Woman holding up shingles trying to determine where they came from.

If you’ve ever experienced a windstorm, you’ll understand that this invisible force is not one to be reckoned with. Toppled trees, downed electrical wires, and overturned trucks are just some of the after-effects left by heavy gusts of wind. Another is damaged shingle roofs. Whether you see a broken branch or a blown-off shingle, you’ll need to inspect for signs of wind damage to your roof to know if professional evaluation and repair are necessary.

Before we go over American Roofing’s wind damage roof inspection guide, let’s first get the facts about wind in Utah.

Why Utah Is So Windy

Here are a couple of interesting statistics about wind in Utah:

Utah is so windy because the state’s geography produces four main types of wind, sometimes at the same time in a single location! That’s due to the low Salt Lake Valley sitting in between very high mountains on two sides.

The types of wind common to Utah include:

  1. Northerly Winds that come with the passing of a strong cold front or low-pressure system.
  2. Southerly Winds or “desert winds” because they bring warm air from the southwest to the north before a storm or cold front.
  3. Easterly Canyon Winds happen when strong high pressure from Wyoming and deep low pressure from Nevada force strong gusts out of the Wasatch Mountain canyons and into the valleys below.
  4. Westerly Winds are when moist air from the west coast moves toward Utah but is cut off from the Oquirrh Mountains. The mountains force the air to rise, which cools down the air and causes wind shear (a rapid change in winds over a short distance).

All this wind means that wind damage to a roof is common in Utah, so regular roof inspection should definitely be part of your home maintenance routine.

Case In Point: The Salt Lake and Davis County Windstorm of September 2020

Tuesday, September 8, 2020, was a historic day for Utah. On that day, hurricane-force winds blew in and wreaked havoc across Salt Lake and Davis counties, taking down hundreds of 100-year-old trees and knocking out power for 180,000 residents. On top of all this, thousands of homes apartments, and other residences also suffered wind damage to their roof.

While costs of damages for this storm are still being calculated, a similar Utah windstorm in 2011 ended up totaling over $20 million.

How Much Wind a Shingled Roof Can Withstand

Beginning at only a wind speed of 45 mph, slight damage to a shingle roof may take place (the removal of loose shingles). Turn up the dial on that wind speed to 75+ mph, and you can expect to see widespread, catastrophic damage to shingle roofs.

While the wind itself can blow shingles and flashing away, significant roof damage often occurs when a falling branch or tree hits the roof on its way down.

Possible Signs of Wind Damage to a Roof

Shingle blown off roof lying on the grass with the house in the background

Some possible signs of wind damage to a roof include:

  • Debris on the roof (tree limbs, a pile of leaves, etc.).
  • Missing, loose, or curling shingles. This is most often the case along the roof’s edges, corners, and flashing.
  • Lifted, cracked, buckled, or separated flashing, especially around the chimney.
  • Dented, loose, or fallen rain gutters.
  • Missing shingle granules, or granules collected in the rain gutters.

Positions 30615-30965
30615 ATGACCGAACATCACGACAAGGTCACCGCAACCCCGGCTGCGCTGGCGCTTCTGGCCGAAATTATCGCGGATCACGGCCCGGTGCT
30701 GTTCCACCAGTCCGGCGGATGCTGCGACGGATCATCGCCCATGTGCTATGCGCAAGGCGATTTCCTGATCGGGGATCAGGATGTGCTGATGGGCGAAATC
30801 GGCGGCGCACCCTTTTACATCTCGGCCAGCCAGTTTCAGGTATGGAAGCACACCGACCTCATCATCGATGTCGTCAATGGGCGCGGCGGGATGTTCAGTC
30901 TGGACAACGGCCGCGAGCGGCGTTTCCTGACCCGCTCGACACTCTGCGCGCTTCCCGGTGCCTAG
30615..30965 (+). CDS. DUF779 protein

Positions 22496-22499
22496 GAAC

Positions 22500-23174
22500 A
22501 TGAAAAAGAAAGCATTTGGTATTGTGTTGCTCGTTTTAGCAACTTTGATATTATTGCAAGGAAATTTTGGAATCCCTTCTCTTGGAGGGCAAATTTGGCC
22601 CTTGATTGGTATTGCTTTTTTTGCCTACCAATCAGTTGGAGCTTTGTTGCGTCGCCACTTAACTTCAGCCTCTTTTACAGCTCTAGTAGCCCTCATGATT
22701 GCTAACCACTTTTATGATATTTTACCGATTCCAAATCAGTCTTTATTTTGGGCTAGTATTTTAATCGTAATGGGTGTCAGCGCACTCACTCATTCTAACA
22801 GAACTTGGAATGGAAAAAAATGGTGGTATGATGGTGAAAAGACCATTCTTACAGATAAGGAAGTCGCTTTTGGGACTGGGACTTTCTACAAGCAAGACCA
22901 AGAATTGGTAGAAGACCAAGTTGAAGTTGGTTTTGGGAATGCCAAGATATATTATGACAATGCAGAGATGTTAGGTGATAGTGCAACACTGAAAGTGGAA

• Leaky roof. Check your top-floor ceilings or attic.

How to Identify Roof Wind Damage

We recommend calling a professional roofer to identify roof wind damage, especially after a big storm. However, you can do some simple investigating on your own. Do this regularly to ensure your home stays properly protected from future wind and rainstorms.

From your windows, look over your roof. You can also ask your neighbors to look at your roof from their windows. Next, walk around the perimeter of your home to check the roof’s edges. If it is safe to do so (no fallen trees or wires), stand at the top of a ladder and take a closer look. (We don’t recommend getting up on your roof due to the dangers of falling.)

Then go inside and check the home’s attic or top floor ceiling and look for any signs of a water leak. This can be dripping or pooled water, bulging sheetrock, mold, or yellow/brown stains. And be sure to take a lot of notes and pictures along the way!

If you do see any noticeable wind damage, it’s a good idea to call your homeowners insurance provider to talk about what repair costs will be covered if you file a roof insurance claim.

When to Call a Roofing Professional for Further Inspection

You’ll know it’s time to call a roofing professional to inspect for wind damage if:

  • You are unable to carry out an inspection safely due to a lack of time, physical limitations, or a sturdy ladder.
  • From the ground, damage appears to be substantial or severe.
  • There are tree limbs (or an entire tree), electrical wires, or other debris on or around the roof.
  • You see signs of water leaks or water damage inside your home.
  • Your homeowners insurance policy or provider suggests you do.

If you suspect that you’ve suffered wind damage to your roof, use these tips to do an inspection, or contact American Roofing for help!

About the Author: Andrew Yorgason

Andrew Yorgason
Andrew Yorgason was born and raised in the Salt Lake Valley.  He is the proud father of four children and when he’s not up on a roof or at the office, you can find him on a golf course, at a sporting event, or spending time with his family at their ranch enjoying the outdoors and riding horses.  Andrew is a third-generation roofer and part of the next generation of ownership at American Roofing.  He has been involved with his family’s business since birth and loves helping protect homes in Utah one roof at a time.